Keeping on the theme of the scrolling shooter space-em-up, I'm taking a pickaxe to the next game and mining my way through the craft of game design. Yep, I'm talking about Gradius (Nemesis in some locations). A game which was splurged out in 1985 and brought to the fore, a series of games that would later become parodies of itself in games like Parodius. Which is basically this game with a cheeky look in its eye.
But before a take enough tangents to the curve to come back around on myself, I'll remain focus upon this game for now. You fly ship, ship shooty things, kill things to get power ups, use power-ups, avoid dying, shooty time for big bosses, beat level and prepare to play it again in a different setting. I'm not exactly selling this thing but then again, there's no real plot to this one. (in the game at least, but who really reads manuals? I stopped bothering around the time of Duke Nukem 3D wherein the plot was "aliens invaded, go kick ass". Kind of pointless and not an acceptable medium of delivering a storyline. Do you go to watch a film but have someone tell you the story just before watching it? If so I feel very sorry for you, incidentally do NOT come to the movies with me you oddball)
But what is it about Gradius that makes it particularly poignant that I would write a review about it? Quite a lot to be honest. The graphics are crisp and colourful without being over the top; the music is optimistically upbeat to the point that if it got any more cheerful people's legs would be falling off. It's cute and lively, largely inoffensive and the difficulty ramps up rather naughtily in the background while you're left to admire the cute game for what it is. A rather challenging little number from Konami that does require your dexterity and reflexes if you want to survive it.
The game play was fairly unique at the time. You've 3 buttons of control here, shooting, power up deployment and bombs (most ports of the game decided to amalgamate the shot and bomb button into one, making for a slightly easier game.) No charging of shots here (See R-Type review), just tap it to shoot and tap it quickly to shoot quickly.
Every time you kill a red-ish enemy, or the whole set of type of enemies, you'll be granted a power-up (if you fly into it) where you'll be able to incrementally move across the power-up list at the bottom of the screen. Once you've got the power-up highlighted that you want, you can active it and hey-presto! You’ve got the power-up. The power-ups come arranged in order of Speed Up (too many and you'll just crash into something because your feeble mind cannot comprehend the pixels and speed) Missiles (runs along the ground fucking shit up) Double Shot (your ability to shoot up and forwards to fuck shit up) Laser (fucks a lot of shit up) Option (give you an orb that does EXACTLY what your ship can do in order to fuck shit up by the multiple) and Shield (Which lets you survive having your shit fucked up).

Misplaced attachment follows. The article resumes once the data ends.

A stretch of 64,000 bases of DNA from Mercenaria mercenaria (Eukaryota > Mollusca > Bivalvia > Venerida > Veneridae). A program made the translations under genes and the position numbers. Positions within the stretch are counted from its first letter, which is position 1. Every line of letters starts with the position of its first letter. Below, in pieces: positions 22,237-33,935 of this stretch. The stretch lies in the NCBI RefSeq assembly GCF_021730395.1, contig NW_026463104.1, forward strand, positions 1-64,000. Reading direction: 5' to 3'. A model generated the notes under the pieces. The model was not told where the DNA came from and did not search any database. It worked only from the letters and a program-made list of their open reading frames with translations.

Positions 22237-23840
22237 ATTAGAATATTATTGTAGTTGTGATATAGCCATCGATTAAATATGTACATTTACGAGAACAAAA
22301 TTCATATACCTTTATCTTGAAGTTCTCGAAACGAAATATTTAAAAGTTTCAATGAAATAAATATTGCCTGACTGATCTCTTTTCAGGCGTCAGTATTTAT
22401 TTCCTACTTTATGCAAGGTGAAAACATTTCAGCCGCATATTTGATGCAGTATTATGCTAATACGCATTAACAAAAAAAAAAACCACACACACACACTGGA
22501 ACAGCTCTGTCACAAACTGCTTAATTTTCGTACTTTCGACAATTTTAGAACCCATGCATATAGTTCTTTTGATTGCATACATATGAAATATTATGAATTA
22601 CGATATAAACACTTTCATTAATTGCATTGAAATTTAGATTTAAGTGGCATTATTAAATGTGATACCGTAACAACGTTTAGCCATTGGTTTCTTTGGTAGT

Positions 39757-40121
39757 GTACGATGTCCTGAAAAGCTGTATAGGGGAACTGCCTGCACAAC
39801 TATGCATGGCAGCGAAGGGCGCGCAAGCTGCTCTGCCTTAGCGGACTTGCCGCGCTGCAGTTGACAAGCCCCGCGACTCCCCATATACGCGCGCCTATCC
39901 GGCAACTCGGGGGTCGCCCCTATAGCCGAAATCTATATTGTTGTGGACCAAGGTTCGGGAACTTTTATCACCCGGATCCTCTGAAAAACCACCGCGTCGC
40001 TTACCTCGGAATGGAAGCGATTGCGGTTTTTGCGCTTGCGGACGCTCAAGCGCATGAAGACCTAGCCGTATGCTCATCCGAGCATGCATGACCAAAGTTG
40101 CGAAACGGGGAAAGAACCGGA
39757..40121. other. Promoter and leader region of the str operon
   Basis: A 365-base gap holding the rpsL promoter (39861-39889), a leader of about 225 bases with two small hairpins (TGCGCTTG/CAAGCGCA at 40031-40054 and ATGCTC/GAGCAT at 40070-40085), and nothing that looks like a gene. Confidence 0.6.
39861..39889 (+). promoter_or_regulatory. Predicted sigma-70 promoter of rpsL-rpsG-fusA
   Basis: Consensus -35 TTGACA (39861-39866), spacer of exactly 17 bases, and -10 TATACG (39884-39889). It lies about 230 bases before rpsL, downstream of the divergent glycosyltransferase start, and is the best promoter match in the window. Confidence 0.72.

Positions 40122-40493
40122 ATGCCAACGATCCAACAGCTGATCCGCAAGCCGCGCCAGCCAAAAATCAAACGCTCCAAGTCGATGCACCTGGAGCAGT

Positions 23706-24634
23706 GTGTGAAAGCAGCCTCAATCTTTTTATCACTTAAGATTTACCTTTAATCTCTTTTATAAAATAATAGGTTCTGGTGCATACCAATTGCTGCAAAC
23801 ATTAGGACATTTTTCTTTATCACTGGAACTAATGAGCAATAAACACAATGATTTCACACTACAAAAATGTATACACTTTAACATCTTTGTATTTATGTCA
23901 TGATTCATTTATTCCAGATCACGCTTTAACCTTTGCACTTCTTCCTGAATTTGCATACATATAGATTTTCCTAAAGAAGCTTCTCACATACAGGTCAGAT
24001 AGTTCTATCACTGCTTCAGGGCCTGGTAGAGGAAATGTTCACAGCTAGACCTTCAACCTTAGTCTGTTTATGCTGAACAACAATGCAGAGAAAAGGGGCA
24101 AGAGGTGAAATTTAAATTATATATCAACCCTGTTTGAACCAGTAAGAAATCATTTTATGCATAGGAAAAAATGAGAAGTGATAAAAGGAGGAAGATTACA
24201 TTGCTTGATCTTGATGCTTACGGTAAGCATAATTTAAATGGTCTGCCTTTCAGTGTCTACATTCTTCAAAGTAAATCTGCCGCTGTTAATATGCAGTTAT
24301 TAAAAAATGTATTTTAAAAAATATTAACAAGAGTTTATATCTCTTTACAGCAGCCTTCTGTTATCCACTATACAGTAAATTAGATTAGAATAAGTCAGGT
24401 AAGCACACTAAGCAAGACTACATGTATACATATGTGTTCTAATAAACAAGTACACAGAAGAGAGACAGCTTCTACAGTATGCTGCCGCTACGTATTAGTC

There are some drawbacks, for a start, each power-up you select, resets your power-up count. So collect 2 and opt for missiles, and you're back to having zero in stock. Lasers and Doubles cannot be used together, one or the other only here. The shield will only take 3 or so hits before it fades and that's assuming you're not hit by something that will completely disregard you have a shield and just blast you into nothingness with a rather disappointing sound effect. This of course means, back to square one with no power-ups and no speed.
The first boss, of the first level (naturally, but bear with me here) is a large spaceship that requires you to shoot out the core to kill it. The second boss is a large spaceship that requires you to shoot out the core to kill it. The third boss is a large spaceship that requires you to shoot out the core to kill it... Noticing a pattern? No, I'm not messing about; the first 5 bosses in the game are the same large spaceship! Now the differences before the battle are the sub-bosses which can be active volcanoes, rushed by hundreds of small enemies, tentacle monsters and such. It's not until you get to level 6 and 7 that the bosses change into something more synonymous with the level itself and of course, the 7th boss is the final boss.
It does make you wonder why they didn't have different bosses? When they manage it on the Gameboy version!
It's worth a play however, if only to see what the game series was spawned from with regards to such mechanics in game play. Aside from that you might fair a lot better if you went with the games ported to other formats and sequels where Konami began to up their game.
Or you could fight the same boss five times.